Coping with the Impacts 

In the Arabic-speaking region, where homsoxeuality remains a crime in most countries and homophobia, including by religious groups, is rife, platforms’ failures and lack of robust mechanisms and policies to protect one of its most marginalised user groups can have real life consequences.

The impact can be devastating, particularly for an already vulnerable community. For example, users in the region who are forcibly outed on social media in campaigns targeting them based on their gender expression and/or sexual orientation can risk acts of violence, getting kicked out of their homes by their families or landlords, and losing their jobs, which puts them in an even more vulnerable situation.

Platforms’ failures and lack of robust mechanisms and policies to protect one of its most marginalised user groups can have real life consequences

For Bousselmi, the impact of this harmful content is different for everyone. “I am aware of my privilege and the support of my family, and since I wanted to be an LGBTQ activist, I understand the risks,” he said. However, he pointed out that “the risk is always there,” particularly for people who have issues with their families. “I know a lot of people, who lost their jobs, faced problems with their families, got kicked out of the house,” he said, as a result of posts and campaigns outing them on social media and targeting them because of their sexual orientations and gender expressions.

“On a personal level, when one has been trying to change society on some level since they were 20 years old, and suddenly it’s 2021 and they still hear the same comments from people, on some level they lose hope and start questioning themselves: ‘Why am I doing this? What am I trying to change?’ This undermines their resolve a little bit,” Maydaa said, adding that despite this, hateful and inciting campaigns “increase the will of their organization to work harder.”

In fact, with companies failing to adequately respond to such content, queers activists and organizations in the region have not stood silent or still. In addition to reporting and flagging content and campaigning tech platforms to take action, they have also resorted to other tactics and measures. For example, with an increase in online harassment and bullying during the lockdown period in Tunisia, Mawjoudin reinforced its security measures. The organization also provides digital security—with AccessNow’s Digital security Helpline— and psychological support to the queer community in the country. “It’s important to show them how to protect themselves online, [and] protect their mental health,’’ Bousselmi said.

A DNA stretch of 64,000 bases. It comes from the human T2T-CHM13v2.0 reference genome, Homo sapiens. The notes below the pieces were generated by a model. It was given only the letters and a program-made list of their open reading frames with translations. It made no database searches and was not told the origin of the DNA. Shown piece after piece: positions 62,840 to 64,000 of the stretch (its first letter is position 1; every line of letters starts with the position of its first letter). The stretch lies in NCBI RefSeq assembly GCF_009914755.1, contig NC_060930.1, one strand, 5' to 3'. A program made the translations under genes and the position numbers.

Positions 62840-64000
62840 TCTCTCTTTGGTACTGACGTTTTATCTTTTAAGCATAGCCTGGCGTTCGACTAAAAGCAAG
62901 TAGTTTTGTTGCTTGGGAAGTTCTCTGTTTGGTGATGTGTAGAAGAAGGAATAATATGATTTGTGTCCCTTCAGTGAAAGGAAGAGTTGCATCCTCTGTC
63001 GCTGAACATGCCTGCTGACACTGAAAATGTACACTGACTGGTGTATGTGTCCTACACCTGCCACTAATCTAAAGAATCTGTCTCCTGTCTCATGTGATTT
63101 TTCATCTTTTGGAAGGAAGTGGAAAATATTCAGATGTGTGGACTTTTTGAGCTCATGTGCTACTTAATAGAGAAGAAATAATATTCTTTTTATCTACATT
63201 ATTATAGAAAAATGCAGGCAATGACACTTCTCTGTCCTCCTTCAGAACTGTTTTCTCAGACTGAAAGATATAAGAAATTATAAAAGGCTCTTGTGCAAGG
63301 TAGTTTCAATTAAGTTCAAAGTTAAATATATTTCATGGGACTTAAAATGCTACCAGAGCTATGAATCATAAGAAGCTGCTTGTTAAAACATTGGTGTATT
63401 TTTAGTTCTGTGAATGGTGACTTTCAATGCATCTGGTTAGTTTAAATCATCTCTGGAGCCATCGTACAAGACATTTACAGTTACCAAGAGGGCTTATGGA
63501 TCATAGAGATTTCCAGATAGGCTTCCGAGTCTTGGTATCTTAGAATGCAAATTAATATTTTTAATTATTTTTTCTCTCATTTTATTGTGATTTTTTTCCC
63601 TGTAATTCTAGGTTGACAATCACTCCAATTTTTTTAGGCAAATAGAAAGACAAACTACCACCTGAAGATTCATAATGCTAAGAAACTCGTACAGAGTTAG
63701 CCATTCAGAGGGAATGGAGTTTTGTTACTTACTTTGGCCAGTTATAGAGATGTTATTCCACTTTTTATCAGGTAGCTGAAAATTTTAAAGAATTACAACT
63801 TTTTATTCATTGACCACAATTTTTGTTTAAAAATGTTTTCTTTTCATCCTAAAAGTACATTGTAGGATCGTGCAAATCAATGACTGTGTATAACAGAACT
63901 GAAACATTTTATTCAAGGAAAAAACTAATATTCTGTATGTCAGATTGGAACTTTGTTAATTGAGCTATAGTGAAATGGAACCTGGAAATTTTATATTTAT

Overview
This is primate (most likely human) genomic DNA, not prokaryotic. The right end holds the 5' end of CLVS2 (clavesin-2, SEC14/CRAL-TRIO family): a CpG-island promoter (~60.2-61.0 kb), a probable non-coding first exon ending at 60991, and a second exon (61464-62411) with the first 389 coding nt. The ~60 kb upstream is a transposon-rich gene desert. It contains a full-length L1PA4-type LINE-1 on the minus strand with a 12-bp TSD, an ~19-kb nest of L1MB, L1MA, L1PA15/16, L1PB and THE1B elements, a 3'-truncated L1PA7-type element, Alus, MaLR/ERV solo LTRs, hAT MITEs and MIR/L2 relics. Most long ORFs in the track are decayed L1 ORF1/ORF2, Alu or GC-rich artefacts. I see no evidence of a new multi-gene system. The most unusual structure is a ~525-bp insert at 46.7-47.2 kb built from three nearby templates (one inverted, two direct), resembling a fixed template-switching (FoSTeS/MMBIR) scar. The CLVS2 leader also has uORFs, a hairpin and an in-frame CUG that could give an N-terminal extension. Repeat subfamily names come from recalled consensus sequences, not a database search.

Queer users may not be able to completely avoid the harms and risks of online abuse, but there are steps they can take to enhance their digital safety such as by setting up two-step verification and using strong passwords to protect their accounts from hacking, and adjusting their privacy settings on their social media accounts to control to what extent others can see their details and what they post online. For those living in high risk countries where consulting LGBTQ pages and accounts that provide key resources and other information can be monitored by their Internet Service Providers (ISPs), and the authorities, using a VPN can help them hide their onlines activities. 

There are also organizations that provide digital safety support for vulnerable users and groups in the region, including SMEX’s Digital Safety Helpdesk, AccessNow’s Digital Security Helpline and the Digital First Aid Kit.

 

 

  • 1. The study included the following organizations: Damj, Mawjoudin, Helem, Aman, Mesahat and Mosaic. For this article, the author was able to interview representatives from Mawjoudin and Mosaic. As a result, the article focuses mainly on Tunis and Lebanon.
  • 2. The majority of respondents reside in Tunisia.
  • 3. This article focuses on content taken down related to hate speech against the LGBTQ communities in the Arabic-speaking countries. It does not address the issue of censorship of LGBTQ-related content on these platforms.